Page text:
The process of grouping images into collections in accordance with the principles of the present invention creates collections that mimic common human categorization dimensions. Such categorizations include; by events, such as “a birthday party”, or “the graduation”; by individuals, such as “Hannah”, “Spunky the dog”; by places, such as “Florida”, “Grandma's house”; by things, such as “my model trains”, “open-sky scenery”; by interests, such as “Oshkosh fly-in”, “Red Sox games”; or by type of picture, such as “photos taken with a camera” vs. “digital artwork that is not a photograph.” Such groupings may be performed automatically by, for example, grouping by a single metadata element against a constraint. Examples of such a process include grouping all images with a “time take” in a span of 2 hours or grouping all images within a range of “color temperature” into a “candlelight” group. Grouping may be performed by matching a single metadata element against known reference point; grouping all images taken on “Dec 25th” into one collection, regardless of year. Another form of grouping entails the matching of metadata of a set of images against known frequency distributions of common events. For example, a set of images with a pattern of 2-3 images taken every few hours over seven days fits the distribution of a “vacation” and images that fall into such a frequency distribution may be grouped as vacation images. Another form of grouping employs a plurality of metadata elements with logical arguments such as “and”, “or”, “nor”. For example, a grouping may include all images that are taken within a seven-day span AND that contain a specific pattern (e.g., the Eiffel Tower).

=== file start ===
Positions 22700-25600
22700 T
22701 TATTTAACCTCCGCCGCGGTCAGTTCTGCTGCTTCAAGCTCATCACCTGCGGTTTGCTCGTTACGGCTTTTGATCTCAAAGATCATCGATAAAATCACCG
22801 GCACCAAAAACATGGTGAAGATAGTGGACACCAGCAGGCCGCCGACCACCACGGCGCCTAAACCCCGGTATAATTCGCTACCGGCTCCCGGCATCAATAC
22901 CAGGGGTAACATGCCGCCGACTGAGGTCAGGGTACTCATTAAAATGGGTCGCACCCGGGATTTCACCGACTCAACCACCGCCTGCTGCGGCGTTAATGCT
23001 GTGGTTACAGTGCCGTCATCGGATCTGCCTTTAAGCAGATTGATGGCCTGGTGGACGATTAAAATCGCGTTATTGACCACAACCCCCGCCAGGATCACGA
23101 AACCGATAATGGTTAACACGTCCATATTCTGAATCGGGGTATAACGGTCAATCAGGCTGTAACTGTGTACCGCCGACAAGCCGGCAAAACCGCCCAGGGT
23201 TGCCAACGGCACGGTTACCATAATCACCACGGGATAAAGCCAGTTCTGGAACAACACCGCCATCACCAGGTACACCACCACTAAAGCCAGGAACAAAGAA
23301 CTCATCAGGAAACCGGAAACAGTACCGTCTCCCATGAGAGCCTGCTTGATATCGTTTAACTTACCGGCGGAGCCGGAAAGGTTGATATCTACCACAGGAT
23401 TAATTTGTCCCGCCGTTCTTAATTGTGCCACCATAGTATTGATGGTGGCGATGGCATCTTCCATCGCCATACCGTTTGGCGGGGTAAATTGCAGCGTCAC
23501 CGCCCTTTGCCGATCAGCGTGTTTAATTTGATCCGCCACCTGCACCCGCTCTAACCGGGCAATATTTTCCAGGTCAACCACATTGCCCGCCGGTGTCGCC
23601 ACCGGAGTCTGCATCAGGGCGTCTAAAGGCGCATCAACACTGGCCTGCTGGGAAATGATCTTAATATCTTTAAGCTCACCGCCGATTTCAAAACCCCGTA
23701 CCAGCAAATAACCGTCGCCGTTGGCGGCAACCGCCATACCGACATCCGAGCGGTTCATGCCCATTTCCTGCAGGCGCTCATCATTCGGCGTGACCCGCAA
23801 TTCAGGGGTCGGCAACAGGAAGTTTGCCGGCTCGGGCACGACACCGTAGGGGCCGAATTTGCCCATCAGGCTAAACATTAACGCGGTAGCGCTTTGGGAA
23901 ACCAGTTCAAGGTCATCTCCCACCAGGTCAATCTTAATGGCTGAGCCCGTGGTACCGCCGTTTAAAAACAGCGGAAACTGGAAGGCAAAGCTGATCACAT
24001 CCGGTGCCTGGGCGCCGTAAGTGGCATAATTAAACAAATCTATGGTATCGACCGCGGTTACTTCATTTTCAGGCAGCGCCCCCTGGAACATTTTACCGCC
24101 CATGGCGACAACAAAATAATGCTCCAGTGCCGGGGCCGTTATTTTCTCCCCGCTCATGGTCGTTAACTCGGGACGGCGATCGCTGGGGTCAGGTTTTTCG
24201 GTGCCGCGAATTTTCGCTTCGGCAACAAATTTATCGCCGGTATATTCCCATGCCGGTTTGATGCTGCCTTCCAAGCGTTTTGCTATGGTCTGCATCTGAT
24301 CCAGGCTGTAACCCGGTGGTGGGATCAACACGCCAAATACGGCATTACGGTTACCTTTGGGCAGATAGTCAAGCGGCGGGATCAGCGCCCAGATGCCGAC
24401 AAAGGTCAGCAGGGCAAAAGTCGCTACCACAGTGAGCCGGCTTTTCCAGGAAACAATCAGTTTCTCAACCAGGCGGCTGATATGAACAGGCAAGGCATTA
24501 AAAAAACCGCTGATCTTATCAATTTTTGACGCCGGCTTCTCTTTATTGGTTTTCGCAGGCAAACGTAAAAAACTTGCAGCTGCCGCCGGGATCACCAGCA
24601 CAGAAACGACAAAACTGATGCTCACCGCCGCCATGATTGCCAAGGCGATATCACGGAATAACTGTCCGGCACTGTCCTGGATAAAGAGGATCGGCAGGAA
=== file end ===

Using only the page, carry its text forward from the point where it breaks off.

In one aspect, the process of displaying images in accordance with the principles of the present invention includes the use of visual display metaphors. The metaphors (such as a timeline, or map, for example) are present additional dimensions of information for the searcher. For example, using a timeline metaphor to display an archive provides users with information to quickly disregard a large number of collections in the wrong years, and focus on a subset that has a high probability of containing the desired image. The metaphors also serve to provide directional cues for visual searching; 1997 lays to the right of 1960. Examples of typical metaphors includes: temporal metaphors, such as timelines; geographical metaphors, such as maps; human relationship maps, such as family trees; activity venues, such as home, work or play areas; emotional states, such as happy or sad; and importance metaphors, which represent relative levels of importance through the size of image displayed, or other graphical/visual cues. Combinations of metadata may be presented to aid a user in a search for an image or a collection of images. For example, images or collections may be positioned along a timeline by date and the timeline can include an activity chart to highlight the busiest periods of picture taking.